22. 5 out of 5

    Maarten Van Meer

    Wow. Devastating and comforting at the same time. Great mixtapes too, especially for those who grew up in the nineties. Lemire’s best. And yes, compared to the first two volumes, this one feels a bit rushed and the story could also be told in a bit more detail over five or six more issues, but on the other hand it’s good the story is not overstretched too. One can wonder how this story would have been told if it was conceived as one (Blankets-sized) graphic novel instead of as an ongoing. It woul Wow. Devastating and comforting at the same time. Great mixtapes too, especially for those who grew up in the nineties. Lemire’s best. And yes, compared to the first two volumes, this one feels a bit rushed and the story could also be told in a bit more detail over five or six more issues, but on the other hand it’s good the story is not overstretched too. One can wonder how this story would have been told if it was conceived as one (Blankets-sized) graphic novel instead of as an ongoing. It would probably have been even better paced and given Lemire more freedom. But even while it could be improved, formatwise, this is an amazing book that will prove to be a Classic.

  23. 4 out of 5

    Dakota Morgan

    An unexpectedly upbeat and pat conclusion to the Royal City trilogy. It was fine and mostly satisfying, but I just can't get over the out-of-nowhere happy ending. The previous two volumes were such intense downers, I would not have expected Jeff Lemire to pull such a hard 180 with this one. I think the trilogy would have been better served packaged as one longer volume - chopping it up caused me to repeatedly forget the contents of the previous volume. Or maybe the story was just kinda forgettab An unexpectedly upbeat and pat conclusion to the Royal City trilogy. It was fine and mostly satisfying, but I just can't get over the out-of-nowhere happy ending. The previous two volumes were such intense downers, I would not have expected Jeff Lemire to pull such a hard 180 with this one. I think the trilogy would have been better served packaged as one longer volume - chopping it up caused me to repeatedly forget the contents of the previous volume. Or maybe the story was just kinda forgettable /:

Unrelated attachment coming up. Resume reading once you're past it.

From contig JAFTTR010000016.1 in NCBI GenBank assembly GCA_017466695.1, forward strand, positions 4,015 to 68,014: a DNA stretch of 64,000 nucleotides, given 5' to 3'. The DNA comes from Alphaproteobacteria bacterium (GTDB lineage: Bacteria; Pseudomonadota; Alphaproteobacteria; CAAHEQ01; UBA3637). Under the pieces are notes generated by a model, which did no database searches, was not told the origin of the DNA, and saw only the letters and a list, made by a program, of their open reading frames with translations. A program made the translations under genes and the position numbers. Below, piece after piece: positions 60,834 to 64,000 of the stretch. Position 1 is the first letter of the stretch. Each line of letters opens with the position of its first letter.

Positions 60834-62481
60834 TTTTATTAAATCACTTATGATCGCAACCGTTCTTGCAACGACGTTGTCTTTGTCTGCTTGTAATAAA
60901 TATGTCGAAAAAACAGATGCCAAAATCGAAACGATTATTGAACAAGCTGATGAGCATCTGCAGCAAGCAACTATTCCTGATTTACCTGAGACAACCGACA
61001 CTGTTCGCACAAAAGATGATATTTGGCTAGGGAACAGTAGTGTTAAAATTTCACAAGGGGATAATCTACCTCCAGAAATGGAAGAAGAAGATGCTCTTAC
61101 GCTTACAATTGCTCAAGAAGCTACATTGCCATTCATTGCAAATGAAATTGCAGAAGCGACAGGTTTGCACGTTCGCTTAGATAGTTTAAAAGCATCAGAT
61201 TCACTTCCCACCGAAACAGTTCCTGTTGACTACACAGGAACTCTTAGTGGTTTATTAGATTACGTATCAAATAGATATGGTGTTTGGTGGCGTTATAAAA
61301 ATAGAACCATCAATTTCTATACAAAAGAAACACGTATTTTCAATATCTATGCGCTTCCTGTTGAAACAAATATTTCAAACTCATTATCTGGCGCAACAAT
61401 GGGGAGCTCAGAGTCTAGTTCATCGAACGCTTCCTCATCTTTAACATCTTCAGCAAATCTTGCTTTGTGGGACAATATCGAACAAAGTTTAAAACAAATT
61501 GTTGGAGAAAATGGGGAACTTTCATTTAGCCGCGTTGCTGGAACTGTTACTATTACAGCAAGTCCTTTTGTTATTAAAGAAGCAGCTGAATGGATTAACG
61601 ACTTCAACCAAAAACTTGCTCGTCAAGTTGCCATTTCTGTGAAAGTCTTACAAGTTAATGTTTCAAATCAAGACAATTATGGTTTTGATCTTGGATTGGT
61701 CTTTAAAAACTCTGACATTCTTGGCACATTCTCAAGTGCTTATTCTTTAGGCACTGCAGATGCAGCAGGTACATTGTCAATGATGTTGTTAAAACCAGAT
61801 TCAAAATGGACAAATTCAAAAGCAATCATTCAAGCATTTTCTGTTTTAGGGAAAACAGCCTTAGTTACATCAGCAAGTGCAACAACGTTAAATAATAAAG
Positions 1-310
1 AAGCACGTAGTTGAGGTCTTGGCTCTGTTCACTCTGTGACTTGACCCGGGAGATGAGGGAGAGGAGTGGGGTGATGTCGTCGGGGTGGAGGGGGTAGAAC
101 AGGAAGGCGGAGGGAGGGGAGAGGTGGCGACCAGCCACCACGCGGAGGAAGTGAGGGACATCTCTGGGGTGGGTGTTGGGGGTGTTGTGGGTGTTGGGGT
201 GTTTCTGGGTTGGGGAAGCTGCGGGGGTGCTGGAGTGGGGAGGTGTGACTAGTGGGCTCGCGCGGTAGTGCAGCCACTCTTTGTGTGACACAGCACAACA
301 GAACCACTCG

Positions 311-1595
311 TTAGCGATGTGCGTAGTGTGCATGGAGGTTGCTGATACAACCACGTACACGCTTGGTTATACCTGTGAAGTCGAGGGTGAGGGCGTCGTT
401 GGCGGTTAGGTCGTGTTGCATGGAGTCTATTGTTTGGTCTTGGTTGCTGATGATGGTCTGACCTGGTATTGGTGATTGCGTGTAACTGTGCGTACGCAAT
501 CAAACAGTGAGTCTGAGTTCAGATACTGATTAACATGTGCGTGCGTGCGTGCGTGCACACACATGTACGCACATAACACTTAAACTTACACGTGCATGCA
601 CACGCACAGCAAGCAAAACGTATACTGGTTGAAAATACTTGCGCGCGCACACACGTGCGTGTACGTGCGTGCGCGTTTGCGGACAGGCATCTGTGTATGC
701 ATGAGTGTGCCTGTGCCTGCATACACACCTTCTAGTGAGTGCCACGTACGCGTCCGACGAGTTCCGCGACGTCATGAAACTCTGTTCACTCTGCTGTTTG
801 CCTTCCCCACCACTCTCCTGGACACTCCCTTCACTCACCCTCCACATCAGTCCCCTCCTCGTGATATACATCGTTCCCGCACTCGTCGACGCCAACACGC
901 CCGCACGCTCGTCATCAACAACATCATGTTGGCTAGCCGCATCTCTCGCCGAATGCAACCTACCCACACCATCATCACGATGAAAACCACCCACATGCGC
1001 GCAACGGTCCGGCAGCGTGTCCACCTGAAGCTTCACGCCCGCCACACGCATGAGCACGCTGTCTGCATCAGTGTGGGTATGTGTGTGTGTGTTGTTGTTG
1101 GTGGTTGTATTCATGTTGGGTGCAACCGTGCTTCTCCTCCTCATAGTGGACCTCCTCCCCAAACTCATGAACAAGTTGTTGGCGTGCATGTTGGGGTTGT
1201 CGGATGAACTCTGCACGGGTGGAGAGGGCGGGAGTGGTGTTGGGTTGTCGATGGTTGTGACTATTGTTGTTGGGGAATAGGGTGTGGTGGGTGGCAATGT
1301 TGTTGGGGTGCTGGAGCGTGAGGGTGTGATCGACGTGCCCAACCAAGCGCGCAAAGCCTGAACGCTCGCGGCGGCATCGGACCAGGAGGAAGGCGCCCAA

24. 5 out of 5

    Ambre Lee

    Since when do short-running graphic narratives leave you in tears? When Volume 3, We All Float On, weaves together the threads of each family member’s reaction to tragedy with a new life. Olive is the symbolic salve for the entire Pike family. Lemire even provides a soundtrack that heightens the ethereal moments of Olive listening to Tommy’s Walkman and Pat finally saying goodbye. Once you finish, you’ll want to return to the beginning.

  25. 5 out of 5

    Eric

    I wasn't immediately drawn into this story in the first issues, but I am glad that I stuck with it based on my affinity for everything that Jeff Lemire has created. The story just kept getting better and better until the perfect conclusion put a very satisfying, yet gentle exclamation point to the family's troubled past, finally allowing everyone to move forward.

  26. 5 out of 5

    Jennifer Ranger

    This was another great volume in the series. I love Lemire's character development -- it's brilliant and even more so considering he does it in a graphic novel -- so few words and images, yet the characters jump off of the page. I highly recommend this series, and am sad that it looks like it's complete. I look forward to his next endeavor, whatever that may be.

  27. 4 out of 5

    tomwrote

    I've loved this series and am actually pleased that it ended up as three trades, rather than the larger world Lemire envisaged initially, since it now falls into the 'small but perfectly formed' category. The final issues had an emotional weight that came from a fine and proper place, being honest and positive, open, realistic, nostalgic and utterly human. (Read in issues)

  28. 4 out of 5

    Shannon

    Individual issue reviews: #11 | #12 | #13 | #14 Total review score: 2.5

  29. 4 out of 5

    Paul Allard

    Worthy conclusion This volume concludes the arc about Tommy’s death and its effect on his entire family. All the characters move on in a variety of ways as the factory is demolished, symbolising change for everyone. Truths are revealed and the whole thing brings everything nicely to a positive end. The most enjoyable of this series so far.

  30. 5 out of 5

    Mike Jorgensen

    Kind of an abrupt ending to a series that felt like it could have gone a bit longer but it was a good ending. This series didn't end up being quite as profound as I'd hoped, but I still really enjoyed it.